Guelph-Humber News

Published on March 8, 2016 | by Leyah Mirza     Photography by PublicDomain


Preventing diseases before they happen

Too much of a good thing can be a bad thing for your health. The University of Guelph-Humber’s kinesiology students weigh in on how new research and advancements could change the way people think about nutrition.

Second-year kinesiology students Marilyn Markis and Nardine Effat were chosen by their department head to attend the Canadian Nutrition Society (CNS) Conference in Toronto which was organized by Associate Professor, Dr. David Ma.

“The conference was held on the theme of metabolic syndrome and how it affects multiple areas of your life,” said Markis. Dr. Ma also added the emphasis was “for professionals and trainees to learn about the latest advances” in the field of nutrition.

Professionals at the conference explained how a healthy diet can prevent metabolic syndrome, but not many people know what the term actually means.

“Metabolic syndrome is a pre-disease, before we get diabetes, cardiovascular and chronic diseases,” explained Dr. Ma. Nutritionists refer to it “as a disease or obesity,” he said.

Health myths and trends are constantly popping up in the media. “Veganism is a trend and going dairy free and meat free; people are jumping on these diets, said Markis.” But they don’t realize the body needs balance, which is why metabolic syndrome is increasing, she said.

An issue raised at the conference was consumers’ lack of calcium. “People started looking for substitutes for milk because they were told it was too fatty,” said Markis.

“The majority of calcium that goes to our bones comes from dairy. When you don’t have enough calcium it’ll pull it from your muscles and that ends up being a big problem because you get muscle wasting,” she said.

Weight management and portion control are crucial factors in preventing metabolic syndrome. “There’s evidence that calcium may play a role in helping you control your weight,” Dr. Ma said.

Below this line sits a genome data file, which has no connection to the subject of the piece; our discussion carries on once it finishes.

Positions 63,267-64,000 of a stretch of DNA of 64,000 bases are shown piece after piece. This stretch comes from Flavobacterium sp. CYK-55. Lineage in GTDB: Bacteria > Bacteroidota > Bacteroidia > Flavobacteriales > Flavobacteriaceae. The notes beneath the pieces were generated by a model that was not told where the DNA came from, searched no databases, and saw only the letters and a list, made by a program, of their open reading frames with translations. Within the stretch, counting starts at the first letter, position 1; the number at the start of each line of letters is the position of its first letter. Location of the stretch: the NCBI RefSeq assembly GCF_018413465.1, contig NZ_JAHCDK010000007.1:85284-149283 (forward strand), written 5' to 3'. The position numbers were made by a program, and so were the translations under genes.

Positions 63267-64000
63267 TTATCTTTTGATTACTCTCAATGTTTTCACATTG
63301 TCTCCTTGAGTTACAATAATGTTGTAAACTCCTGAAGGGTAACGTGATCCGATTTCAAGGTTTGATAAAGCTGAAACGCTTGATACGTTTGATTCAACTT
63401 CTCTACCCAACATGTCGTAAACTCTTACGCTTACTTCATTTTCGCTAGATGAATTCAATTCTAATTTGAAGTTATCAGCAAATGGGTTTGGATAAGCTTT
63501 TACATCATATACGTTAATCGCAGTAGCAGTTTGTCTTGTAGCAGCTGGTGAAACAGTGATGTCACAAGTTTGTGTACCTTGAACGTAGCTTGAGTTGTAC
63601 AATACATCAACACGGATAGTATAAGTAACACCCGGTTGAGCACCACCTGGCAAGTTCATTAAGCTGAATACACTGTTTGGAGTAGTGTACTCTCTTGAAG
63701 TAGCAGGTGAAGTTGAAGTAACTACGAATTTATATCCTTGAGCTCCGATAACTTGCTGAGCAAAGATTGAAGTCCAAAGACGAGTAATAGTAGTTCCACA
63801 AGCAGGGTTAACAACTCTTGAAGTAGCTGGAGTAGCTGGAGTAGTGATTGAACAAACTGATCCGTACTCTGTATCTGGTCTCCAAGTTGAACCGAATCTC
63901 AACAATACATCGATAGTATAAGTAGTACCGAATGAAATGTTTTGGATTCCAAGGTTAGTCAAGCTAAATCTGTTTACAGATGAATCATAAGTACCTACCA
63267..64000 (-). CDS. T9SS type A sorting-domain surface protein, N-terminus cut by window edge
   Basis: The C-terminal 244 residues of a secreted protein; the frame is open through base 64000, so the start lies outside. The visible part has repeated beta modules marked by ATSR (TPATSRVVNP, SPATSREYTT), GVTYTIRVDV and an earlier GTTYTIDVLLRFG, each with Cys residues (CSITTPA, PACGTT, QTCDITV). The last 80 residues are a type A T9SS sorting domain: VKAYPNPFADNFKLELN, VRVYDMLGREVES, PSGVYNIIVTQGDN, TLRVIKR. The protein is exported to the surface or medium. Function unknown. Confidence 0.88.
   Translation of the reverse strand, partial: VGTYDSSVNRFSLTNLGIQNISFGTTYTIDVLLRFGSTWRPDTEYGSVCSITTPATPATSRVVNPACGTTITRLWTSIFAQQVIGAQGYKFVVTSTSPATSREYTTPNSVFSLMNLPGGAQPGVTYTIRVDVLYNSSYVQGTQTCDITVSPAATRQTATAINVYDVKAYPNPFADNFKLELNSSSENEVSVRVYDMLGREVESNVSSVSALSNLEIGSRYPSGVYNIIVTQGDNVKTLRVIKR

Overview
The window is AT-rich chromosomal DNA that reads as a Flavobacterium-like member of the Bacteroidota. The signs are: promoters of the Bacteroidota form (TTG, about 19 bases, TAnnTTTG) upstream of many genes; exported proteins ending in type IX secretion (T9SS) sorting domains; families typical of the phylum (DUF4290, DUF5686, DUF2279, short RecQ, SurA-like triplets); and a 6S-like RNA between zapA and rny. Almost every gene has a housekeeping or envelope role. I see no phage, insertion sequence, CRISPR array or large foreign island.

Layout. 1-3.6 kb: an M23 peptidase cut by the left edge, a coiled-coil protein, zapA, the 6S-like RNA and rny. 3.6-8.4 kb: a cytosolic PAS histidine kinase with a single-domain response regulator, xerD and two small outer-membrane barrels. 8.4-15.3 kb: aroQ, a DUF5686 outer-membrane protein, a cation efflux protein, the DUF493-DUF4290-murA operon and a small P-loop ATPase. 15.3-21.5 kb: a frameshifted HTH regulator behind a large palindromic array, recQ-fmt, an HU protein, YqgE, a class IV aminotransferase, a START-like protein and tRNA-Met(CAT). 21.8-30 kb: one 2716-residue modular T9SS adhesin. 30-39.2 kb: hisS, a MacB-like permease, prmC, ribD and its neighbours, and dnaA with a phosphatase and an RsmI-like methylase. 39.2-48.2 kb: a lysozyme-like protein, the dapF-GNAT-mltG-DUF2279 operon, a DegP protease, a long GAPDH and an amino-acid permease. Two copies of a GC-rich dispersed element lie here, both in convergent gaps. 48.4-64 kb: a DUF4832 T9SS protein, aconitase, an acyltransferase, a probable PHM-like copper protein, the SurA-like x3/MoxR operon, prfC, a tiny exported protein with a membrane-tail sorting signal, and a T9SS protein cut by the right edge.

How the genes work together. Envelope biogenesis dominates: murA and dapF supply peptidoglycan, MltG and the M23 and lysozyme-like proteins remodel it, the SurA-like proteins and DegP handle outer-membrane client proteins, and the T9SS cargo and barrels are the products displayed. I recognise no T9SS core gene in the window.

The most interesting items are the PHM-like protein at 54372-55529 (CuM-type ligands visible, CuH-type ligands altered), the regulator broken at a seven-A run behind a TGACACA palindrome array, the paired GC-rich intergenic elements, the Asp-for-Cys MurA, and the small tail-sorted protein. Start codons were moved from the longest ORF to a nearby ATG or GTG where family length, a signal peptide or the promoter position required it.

Another topic dealt with was fats. Saturated fats, like the ones found in junk food “are bad for you, but they actually have no connection to cardiovascular disease,” said Effat. “Saturated fat is a good source of energy; high amounts can lead to obesity and disease. But on its own it may not be as bad,” Dr. Ma added.

Don’t overconsume or “cut out” everything from your diet, said Effat. Calcium and fats “are useful in preventing cardiovascular disease” if consumed in the right amount, Markis said.

“Chronic disease is on epidemic levels, we need to focus on the prevention side, promoting healthy life habits instead of waiting for the next miracle drug or diet to solve our problems,” said Dr. Ma.  It is easier for consumers “to treat metabolic syndrome than a cardiovascular disease, small signs like weight gain could be reversed by lifestyle modifications,” he said.

“There are multiple things you could do to prevent metabolic syndrome” such as exercise and eating right, that he said would “prevent you from being in that position where you need to rely on medications.” It’s all about preventative healthcare which Canada is trying to move towards,” said Markis.

“Too much of anything is detrimental whether that is healthy food. The take home message for consumers is everything in moderation,” said Markis.

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Leyah Mirza hopes to inspire others with her stories.

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